Spacecraft

"A starship is a weapon, but it's the crew that makes it deadly."
―An old spacer's line[src]

Fighters PotJThe SunGem (left), a Jedi Starfighter (bottom right) and a Whitecloak fighter (top right)

A starship, also known as a starcruiser or spaceship, was a vessel designed for interstellar travel, specifically between star systems.

Starships were commonly powered by ion engines, the most common form of sublight drives, and many—usually the larger vessels—were equipped with hyperdrive generators, used to reach hyperspace as lightspeed would not be fast enough. Light-years would take years to travel across using sublight drives. Across the galaxy, many starships were armed, usually with laser cannons. Capital ships often featured turbolaser emplacements or missile launchers, and some featured hangar bays that could carry starfighters. Weapons helped defend against star pirates and military forces. Deflector shields countered the effects of laser weaponry, protecting the starship from attack. Once these shields fell the captain would surrender to their attackers.

A starship's bridge was its control room, most often seen at the stern of large vessels such as Star Destroyers and other capital ships. Smaller ships, like transports and fighters, had cockpits rather than actual bridges.

The bridge was an essential part of the craft. Most of the time, the controls to a starship's subsystems were located here. The bridge was therefore usually the first area of a starship to be targeted when under attack. Knocking out the bridge usually rendered the starship useless for the duration of the battle. For example, when the Imperial Super Star Destroyer Executor had its bridge obliterated by an out of control RZ-1 A-wing interceptor during the Battle of Endor, she plunged out of control into the second Death Star, and was destroyed.

Intergalactic starflight became possible with the invention of the dual-drive system, which included an anti-grav drive to exit a system's gravity well, allowing inter-system travel, and a hyperdrive system for faster-than-light travel.

Orbital vehicle" redirects here. For the Indian manned spacecraft, see ISRO Orbital Vehicle.
More than 100 Russian Soyuz manned spacecraft (TMA version shown) have flown since 1967, originally for a Soviet manned lunar program, but currently supporting the International Space Station.
The US Space Shuttle flew 135 times from 1981 to 2011, supporting Spacelab, Mir, and ISS. (Columbia's first launch shown)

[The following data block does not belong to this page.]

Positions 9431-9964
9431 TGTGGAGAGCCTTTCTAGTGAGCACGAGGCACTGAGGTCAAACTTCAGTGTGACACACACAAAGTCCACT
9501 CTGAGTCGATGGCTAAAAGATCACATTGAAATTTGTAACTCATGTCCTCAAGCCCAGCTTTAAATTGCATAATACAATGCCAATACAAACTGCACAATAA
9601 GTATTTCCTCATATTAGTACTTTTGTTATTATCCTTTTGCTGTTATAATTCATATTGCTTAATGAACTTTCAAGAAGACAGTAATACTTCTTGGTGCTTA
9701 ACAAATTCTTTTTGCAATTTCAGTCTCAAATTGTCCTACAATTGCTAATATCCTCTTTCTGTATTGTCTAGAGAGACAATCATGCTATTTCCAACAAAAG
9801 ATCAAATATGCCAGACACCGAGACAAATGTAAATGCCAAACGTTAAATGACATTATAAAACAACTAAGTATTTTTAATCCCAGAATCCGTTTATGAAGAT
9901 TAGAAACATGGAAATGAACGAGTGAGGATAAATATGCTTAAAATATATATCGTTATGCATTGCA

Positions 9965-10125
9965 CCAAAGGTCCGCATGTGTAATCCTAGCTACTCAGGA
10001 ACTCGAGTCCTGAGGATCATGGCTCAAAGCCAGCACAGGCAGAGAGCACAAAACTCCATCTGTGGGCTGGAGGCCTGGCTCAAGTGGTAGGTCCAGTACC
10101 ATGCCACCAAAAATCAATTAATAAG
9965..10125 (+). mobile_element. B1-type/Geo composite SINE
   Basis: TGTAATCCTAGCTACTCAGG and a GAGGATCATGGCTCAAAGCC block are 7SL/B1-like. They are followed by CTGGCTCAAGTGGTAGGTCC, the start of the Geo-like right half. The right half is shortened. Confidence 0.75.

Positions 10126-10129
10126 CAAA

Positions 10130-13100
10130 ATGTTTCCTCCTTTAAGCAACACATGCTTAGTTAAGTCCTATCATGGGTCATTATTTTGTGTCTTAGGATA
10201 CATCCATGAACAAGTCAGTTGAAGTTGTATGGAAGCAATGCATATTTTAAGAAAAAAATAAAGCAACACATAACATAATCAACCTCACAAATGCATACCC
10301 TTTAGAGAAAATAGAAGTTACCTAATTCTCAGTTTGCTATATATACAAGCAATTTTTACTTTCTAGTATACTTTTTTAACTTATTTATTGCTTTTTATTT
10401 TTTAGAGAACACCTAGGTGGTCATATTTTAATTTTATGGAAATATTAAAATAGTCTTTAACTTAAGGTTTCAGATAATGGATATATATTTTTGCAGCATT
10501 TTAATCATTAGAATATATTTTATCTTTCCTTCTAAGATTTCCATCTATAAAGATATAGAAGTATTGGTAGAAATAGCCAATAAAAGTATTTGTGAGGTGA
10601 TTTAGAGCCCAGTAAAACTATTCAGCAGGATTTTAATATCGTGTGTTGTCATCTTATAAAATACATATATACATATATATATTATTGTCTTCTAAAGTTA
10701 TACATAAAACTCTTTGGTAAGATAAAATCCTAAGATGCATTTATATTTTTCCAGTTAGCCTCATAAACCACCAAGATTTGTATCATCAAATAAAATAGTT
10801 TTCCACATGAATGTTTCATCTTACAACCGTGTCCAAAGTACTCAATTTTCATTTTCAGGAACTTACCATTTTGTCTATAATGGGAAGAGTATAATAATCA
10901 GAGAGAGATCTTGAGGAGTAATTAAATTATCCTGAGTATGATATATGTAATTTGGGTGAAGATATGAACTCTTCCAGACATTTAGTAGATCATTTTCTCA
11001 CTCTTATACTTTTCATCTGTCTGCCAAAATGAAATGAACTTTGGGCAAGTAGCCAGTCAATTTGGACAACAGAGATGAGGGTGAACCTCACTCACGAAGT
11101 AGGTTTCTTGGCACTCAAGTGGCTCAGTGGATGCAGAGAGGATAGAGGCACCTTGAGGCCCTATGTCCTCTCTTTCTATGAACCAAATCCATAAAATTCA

A spacecraft is a vehicle, vessel or machine designed to fly in outer space. Spacecraft are used for a variety of purposes, including communications, earth observation, meteorology, navigation, planetary exploration and transportation of humans and cargo.

On a sub-orbital spaceflight, a spacecraft enters space and then returns to the surface, without having gone into an orbit. For orbital spaceflights, spacecraft enter closed orbits around the Earth or around other celestial bodies. Spacecraft used for human spaceflight carry people on board as crew or passengers from start or on orbit (space stations) only, while those used for robotic space missions operate either autonomously or telerobotically. Robotic spacecraft used to support scientific research are space probes. Robotic spacecraft that remain in orbit around a planetary body are artificial satellites. Only a handful of interstellar probes, such as Pioneer 10 and 11, Voyager 1 and 2, and New Horizons, are currently on trajectories that leave our Solar System.

Orbital spacecraft may be recoverable or not. By method of reentry to Earth they may be divided in non-winged space capsules and winged spaceplanes.

Currently, only twenty-four nations have spaceflight technology: Russia (Roscosmos, the Russian Space Forces), the United States (NASA, the US Air Force, SpaceX (a U.S private aerospace company)), the member states of the European Space Agency, the People's Republic of China (China National Space Administration), Japan (Japan Aerospace Exploration Agency), and India (Indian Space Research Organisation).

Spacecraft and space travel are common themes in works of science fiction.

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